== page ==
After spending the last 11 seasons coaching at Taylor University, Cameron Andry was named the new head coach of women’s golf at Ball State in July.
Andry had success at Taylor, where he was named Crossroads Coach of the Year five times, and the Golf Coaches Association of America named him NAIA north region coach of the year twice – he also has multiple men’s and women’s tournament wins over the years.
“I always thought coaching was something that I would enjoy,” Andry said. “Not even necessarily golf, I just loved sports … I decided I was going to go into the media side of things.”
While Andry was at Taylor working in sports communications, the men's golf coach position opened up, then in time, he started the women’s golf program.
Under Andry, the women's program at Taylor won multiple Crossroads League Championships, was ranked in the top 10 nationally in NAIA and placed within the top five at the NAIA National Championship.
Andry said his time at Taylor and with the men’s golf program was a “great time” in his life. When starting the program, he felt it was well established but not as successful as he wanted.
With the start of the women’s program, Andry said he had to “learn on the fly and try things out on the fly.”
“We got a few good players in, and we started the women’s program. Starting a program from scratch is not for the faint of heart,” Andry said. “There is some work that goes into it, but you can also really see some things pay off. I really got to grow and learn.”
Freshman Sarah Gallagher was recruited by the previous coach and eventually Ball State was able to give Gallagher an offer to play on the women's golf team.
“Coach Andry is amazing. I don’t think it could have worked out better truthfully,” Gallagher said. “He is super motivated, extremely competitive and just a great person to be around and creates a great environment for the team.”
Ball State Women’s Golf has two returners from last year's season, junior Kiah Parrott and sophomore Payton Bennett.
“I think having something new was a big thing for us, and it really has made a big difference, having a new face for our program,” Parrott said. “I think [the success of the team] is hard to tell right now because it is the beginning, but I think going forward, there will be a lot of things that will be improved.”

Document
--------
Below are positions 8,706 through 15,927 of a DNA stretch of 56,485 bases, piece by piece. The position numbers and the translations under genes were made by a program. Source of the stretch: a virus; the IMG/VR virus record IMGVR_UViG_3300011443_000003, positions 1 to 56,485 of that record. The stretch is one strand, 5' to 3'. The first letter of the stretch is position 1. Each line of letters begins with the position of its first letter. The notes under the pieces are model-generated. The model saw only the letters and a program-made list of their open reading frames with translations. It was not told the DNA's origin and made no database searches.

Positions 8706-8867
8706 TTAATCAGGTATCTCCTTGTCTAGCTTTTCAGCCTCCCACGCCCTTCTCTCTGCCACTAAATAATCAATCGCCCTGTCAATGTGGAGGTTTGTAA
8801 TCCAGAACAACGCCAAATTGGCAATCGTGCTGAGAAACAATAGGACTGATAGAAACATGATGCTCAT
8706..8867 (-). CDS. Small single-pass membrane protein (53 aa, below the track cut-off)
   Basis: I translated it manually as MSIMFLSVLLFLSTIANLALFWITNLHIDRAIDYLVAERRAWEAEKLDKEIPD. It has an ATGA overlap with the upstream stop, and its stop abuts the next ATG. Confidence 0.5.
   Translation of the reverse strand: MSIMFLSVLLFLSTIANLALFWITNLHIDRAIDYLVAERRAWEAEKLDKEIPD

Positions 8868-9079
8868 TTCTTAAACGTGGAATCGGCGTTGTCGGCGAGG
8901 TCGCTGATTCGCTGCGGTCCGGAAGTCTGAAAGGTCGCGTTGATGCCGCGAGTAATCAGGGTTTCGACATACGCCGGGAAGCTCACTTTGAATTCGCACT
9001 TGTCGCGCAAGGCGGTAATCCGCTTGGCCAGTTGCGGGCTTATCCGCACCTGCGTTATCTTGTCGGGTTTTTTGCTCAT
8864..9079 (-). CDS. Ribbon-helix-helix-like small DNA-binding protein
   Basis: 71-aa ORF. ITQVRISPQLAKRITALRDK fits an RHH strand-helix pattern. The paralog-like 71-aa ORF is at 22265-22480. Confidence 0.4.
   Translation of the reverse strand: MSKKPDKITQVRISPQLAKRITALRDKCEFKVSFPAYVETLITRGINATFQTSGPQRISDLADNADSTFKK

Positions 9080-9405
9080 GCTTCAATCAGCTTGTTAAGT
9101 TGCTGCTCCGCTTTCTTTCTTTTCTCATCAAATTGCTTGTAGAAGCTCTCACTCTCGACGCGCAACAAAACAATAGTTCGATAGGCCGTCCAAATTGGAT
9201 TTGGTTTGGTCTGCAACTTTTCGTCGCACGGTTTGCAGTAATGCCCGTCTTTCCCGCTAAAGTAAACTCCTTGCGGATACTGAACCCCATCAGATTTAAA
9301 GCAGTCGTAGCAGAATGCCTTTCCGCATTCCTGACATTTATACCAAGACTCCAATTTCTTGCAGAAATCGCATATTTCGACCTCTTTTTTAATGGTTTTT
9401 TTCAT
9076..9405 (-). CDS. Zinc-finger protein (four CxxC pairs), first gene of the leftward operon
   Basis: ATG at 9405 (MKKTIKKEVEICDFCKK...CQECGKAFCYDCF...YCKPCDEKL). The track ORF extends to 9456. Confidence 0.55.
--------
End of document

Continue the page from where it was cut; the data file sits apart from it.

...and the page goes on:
The women's team has three freshmen, two sophomores, one junior and one graduate student, five of those seven players are new to Ball State.
“We are really young. I think taking that [leadership] role is important to show them [freshmen] the ropes,” Parrott said.
Parrott explained how different college golf was compared to high school, and she plans to show the freshmen how to navigate and prepare for those challenges.
Although the team may be young, Andry is looking forward to a fresh start.
“We are pretty young and inexperienced, but in a lot of ways, I think that is a really good thing. We are all getting a fresh start and learning together as we go,” Andry said. “I'll say this for our first tournament coming up, the three freshmen are all going to be in the top five. They all are pretty talented. We will have some growing pains like any young team will. Overall, we have a lot of skill and help them day by day, showing and doing the work. We have great leaders in Kiah and Payton. Every day, if we put in the work to get better, I think we will like where we end up.”
The Cardinals competed in their first competition Sept. 11-12 at the Redbird Invitational, hosted at Weibring Golf Club in Normal, Illinois. The Cardinals placed 10th out of 15 teams, with junior Kiah Parrott tying for eighth individually.
Ball State finished fifth in the MAC in 2022 without winning an event all season. The Cardinals' best tournament performance last season was a fourth-place finish at the Courtney Cole Invitational hosted by Indiana University.
Andry said winning “is not out of the question at all,” but there are things they can’t control.
“Our goal is to get better every day. For our team to care about one another as well and be great teammates and to compete in everything that we do,” Andry said. “If you do that, that will set the stage for results and put our focus on what we can control. There is a lot of stuff you don't control in golf; you can control the mentality you bring and the preparation that you put into it. After that, you just have to tee it up and see what you have that day.”
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